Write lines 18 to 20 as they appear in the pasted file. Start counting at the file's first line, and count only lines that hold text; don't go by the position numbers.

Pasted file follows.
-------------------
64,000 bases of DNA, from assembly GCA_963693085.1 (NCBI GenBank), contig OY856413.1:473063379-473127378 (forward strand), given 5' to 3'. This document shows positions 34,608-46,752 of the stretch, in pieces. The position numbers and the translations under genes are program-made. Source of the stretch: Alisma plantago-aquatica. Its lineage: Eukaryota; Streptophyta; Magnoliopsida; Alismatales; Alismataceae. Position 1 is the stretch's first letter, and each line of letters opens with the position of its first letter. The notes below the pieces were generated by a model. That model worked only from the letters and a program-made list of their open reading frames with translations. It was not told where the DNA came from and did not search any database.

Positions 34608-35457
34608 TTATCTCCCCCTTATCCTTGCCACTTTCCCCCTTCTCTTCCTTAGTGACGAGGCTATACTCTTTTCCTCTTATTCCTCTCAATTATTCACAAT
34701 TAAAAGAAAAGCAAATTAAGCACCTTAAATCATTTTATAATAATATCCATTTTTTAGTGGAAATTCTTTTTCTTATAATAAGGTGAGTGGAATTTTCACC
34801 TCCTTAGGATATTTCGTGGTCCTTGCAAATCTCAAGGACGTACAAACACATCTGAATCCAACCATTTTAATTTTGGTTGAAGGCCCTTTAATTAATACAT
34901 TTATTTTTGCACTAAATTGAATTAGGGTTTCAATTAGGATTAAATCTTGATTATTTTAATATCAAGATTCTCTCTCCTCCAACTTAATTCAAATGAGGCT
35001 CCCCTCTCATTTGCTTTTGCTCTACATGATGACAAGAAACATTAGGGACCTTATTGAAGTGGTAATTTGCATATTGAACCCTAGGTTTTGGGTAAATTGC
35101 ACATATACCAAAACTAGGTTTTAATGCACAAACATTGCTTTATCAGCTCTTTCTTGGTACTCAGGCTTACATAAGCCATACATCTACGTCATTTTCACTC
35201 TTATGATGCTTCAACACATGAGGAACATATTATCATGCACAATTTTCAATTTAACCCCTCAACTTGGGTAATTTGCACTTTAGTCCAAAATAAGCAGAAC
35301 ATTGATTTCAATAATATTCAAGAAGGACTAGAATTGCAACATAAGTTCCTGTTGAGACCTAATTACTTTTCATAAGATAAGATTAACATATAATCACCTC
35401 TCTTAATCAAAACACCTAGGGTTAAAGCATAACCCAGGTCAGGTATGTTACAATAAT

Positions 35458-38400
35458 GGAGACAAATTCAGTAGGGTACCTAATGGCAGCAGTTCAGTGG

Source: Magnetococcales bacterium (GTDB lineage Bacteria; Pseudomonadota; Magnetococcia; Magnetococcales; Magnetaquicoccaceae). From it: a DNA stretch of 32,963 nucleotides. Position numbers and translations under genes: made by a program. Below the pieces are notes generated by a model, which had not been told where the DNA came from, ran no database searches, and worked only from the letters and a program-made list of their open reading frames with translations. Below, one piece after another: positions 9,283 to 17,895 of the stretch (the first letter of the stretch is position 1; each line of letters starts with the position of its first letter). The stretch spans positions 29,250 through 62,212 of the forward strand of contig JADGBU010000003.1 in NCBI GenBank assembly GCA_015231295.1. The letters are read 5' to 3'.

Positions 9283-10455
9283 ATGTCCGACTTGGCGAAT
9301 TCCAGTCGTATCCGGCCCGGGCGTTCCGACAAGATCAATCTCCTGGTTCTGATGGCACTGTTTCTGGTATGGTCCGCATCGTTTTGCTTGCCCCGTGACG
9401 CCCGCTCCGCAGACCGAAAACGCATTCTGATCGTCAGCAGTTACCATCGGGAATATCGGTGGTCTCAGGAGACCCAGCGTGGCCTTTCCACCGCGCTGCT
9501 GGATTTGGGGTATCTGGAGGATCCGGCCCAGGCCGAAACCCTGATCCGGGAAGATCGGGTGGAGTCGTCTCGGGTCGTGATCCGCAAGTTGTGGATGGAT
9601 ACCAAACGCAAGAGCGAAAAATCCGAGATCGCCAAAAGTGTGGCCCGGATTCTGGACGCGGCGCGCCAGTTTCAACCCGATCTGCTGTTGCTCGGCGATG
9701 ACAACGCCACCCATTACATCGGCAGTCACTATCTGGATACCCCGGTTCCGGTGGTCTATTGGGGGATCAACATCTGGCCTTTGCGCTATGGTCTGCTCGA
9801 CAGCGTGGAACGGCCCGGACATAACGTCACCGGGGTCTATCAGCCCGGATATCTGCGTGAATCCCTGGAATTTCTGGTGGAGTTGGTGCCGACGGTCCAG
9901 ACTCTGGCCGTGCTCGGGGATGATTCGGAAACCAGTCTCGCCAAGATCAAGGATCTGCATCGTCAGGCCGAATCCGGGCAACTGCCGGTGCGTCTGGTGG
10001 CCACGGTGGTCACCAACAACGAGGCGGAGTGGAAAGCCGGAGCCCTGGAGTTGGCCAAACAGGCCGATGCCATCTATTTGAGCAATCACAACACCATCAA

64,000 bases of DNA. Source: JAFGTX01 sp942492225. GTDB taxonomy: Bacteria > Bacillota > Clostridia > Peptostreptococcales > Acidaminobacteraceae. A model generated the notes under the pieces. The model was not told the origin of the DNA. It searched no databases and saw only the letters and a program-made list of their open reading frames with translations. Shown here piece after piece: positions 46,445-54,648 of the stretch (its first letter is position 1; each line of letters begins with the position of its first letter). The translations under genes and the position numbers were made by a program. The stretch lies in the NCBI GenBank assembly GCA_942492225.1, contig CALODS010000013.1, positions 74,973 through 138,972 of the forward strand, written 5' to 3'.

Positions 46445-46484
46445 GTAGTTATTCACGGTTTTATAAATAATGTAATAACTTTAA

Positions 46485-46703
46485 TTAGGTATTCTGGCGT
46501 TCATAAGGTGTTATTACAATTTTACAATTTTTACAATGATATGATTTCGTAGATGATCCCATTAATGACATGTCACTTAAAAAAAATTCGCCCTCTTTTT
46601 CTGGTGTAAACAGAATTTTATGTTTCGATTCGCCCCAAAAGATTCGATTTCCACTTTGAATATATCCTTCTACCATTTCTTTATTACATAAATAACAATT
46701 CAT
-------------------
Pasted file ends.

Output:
9401 CCCGCTCCGCAGACCGAAAACGCATTCTGATCGTCAGCAGTTACCATCGGGAATATCGGTGGTCTCAGGAGACCCAGCGTGGCCTTTCCACCGCGCTGCT
9501 GGATTTGGGGTATCTGGAGGATCCGGCCCAGGCCGAAACCCTGATCCGGGAAGATCGGGTGGAGTCGTCTCGGGTCGTGATCCGCAAGTTGTGGATGGAT
9601 ACCAAACGCAAGAGCGAAAAATCCGAGATCGCCAAAAGTGTGGCCCGGATTCTGGACGCGGCGCGCCAGTTTCAACCCGATCTGCTGTTGCTCGGCGATG